Heavy rains are forecast for the Carolinas, which were drenched by Hurricane Florence last month.
According to NOAA's National Hurricane Center, Michael "is expected to move inland over the Florida Panhandle or Florida Big Bend area on Wednesday, and then move northeastward across the southeastern United States Wednesday night, Oct. 10 and Thursday, Oct. 11".
After ripping through Florida, FEMA warned that Hurricane Michael could cause flash flooding throughout Alabama, Georgia, and North and SC.
Wind gusts could range between 30-60 miles per hour, knocking down trees and power lines, causing widespread outages.
At 5 a.m., the center of the hurricane was bearing down on a stretch of the Florida Panhandle, still about 140 miles (225 kilometers) from Panama City and 130 miles (209 kilometers) from Apalachicola, but moving relatively fast at 13 mph (21 kph).
"Those that have chosen not to evacuate and they're on our coast, it's too late", Scott said on Fox & Friends. Evacuations spanned 22 counties from the Florida Panhandle into north central Florida. But civilians don't have to follow orders, and authorities feared many failed to heed their calls to get out of the way as the hard-charging storm intensified over 84-degree Gulf of Mexico water.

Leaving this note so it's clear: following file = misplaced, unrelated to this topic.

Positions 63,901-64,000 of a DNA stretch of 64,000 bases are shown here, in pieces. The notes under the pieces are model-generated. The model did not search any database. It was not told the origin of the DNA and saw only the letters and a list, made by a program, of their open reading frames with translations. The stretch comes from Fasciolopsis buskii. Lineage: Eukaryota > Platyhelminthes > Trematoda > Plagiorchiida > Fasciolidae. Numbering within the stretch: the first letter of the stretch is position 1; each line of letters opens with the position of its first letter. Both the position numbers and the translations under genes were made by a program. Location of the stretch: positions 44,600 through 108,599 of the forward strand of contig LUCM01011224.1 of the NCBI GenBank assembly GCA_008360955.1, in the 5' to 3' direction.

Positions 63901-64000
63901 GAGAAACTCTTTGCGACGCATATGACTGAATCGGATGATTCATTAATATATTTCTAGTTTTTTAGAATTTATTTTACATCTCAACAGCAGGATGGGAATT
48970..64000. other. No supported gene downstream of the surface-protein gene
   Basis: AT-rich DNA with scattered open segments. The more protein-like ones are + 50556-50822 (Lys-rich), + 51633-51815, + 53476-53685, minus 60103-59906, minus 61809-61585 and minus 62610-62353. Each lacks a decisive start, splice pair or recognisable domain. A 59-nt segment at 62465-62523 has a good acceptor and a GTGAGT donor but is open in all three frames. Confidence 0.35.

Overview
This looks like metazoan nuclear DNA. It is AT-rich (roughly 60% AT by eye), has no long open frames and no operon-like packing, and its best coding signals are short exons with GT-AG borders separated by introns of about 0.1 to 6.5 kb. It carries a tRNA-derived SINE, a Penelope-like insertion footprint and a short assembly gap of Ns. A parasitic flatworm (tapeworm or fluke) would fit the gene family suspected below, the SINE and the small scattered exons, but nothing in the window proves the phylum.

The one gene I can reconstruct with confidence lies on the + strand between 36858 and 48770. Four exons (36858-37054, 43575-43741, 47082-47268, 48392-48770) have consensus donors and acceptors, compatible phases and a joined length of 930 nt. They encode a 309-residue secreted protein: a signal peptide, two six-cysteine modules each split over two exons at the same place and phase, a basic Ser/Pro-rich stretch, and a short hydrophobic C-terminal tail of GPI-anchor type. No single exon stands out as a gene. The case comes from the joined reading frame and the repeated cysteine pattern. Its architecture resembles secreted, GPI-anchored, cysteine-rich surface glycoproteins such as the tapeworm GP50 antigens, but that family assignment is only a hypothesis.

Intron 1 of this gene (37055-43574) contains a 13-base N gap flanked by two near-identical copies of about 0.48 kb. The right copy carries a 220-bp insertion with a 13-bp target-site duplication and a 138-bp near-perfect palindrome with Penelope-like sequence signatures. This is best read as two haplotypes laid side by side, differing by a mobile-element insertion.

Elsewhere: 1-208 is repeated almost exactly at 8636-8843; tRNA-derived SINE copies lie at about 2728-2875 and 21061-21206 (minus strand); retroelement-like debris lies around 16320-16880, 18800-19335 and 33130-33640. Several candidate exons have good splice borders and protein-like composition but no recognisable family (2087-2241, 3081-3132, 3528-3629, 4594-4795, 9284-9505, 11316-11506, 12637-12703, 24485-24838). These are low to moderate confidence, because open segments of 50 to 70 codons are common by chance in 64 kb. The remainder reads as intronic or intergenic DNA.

"I guess it's the worst case scenario".
"I just think that people don't realize the risk of this", he said.
Downed trees will block access to roads and endanger individuals, as well as winds which cause structural damage to homes and businesses.
"Outer band of Hurricane Michael coming ashore here", Jon Ward in Panama City said on Twitter.
University of Georgia's Marshall Shepherd, a former president of the American Meteorological Society, called it a "life-altering event" on Facebook and said he watched the storm's growth on satellite images with a pit growing in his stomach.
According to NHC, the worst storm surge is expected between Mexico Beach and Keaton Beach in Florida where nine to 13 feet of inundation is possible.
The hurricane is expected to make landfall Wednesday, with population centers like Panama City and Tallahassee sitting in its path.
With the storm approaching ever closer, Gov. Scott warned that first responders will no longer be able to make it to evacuation zones.
The storm will drift into the Mid-Atlantic States and out to sea by Friday.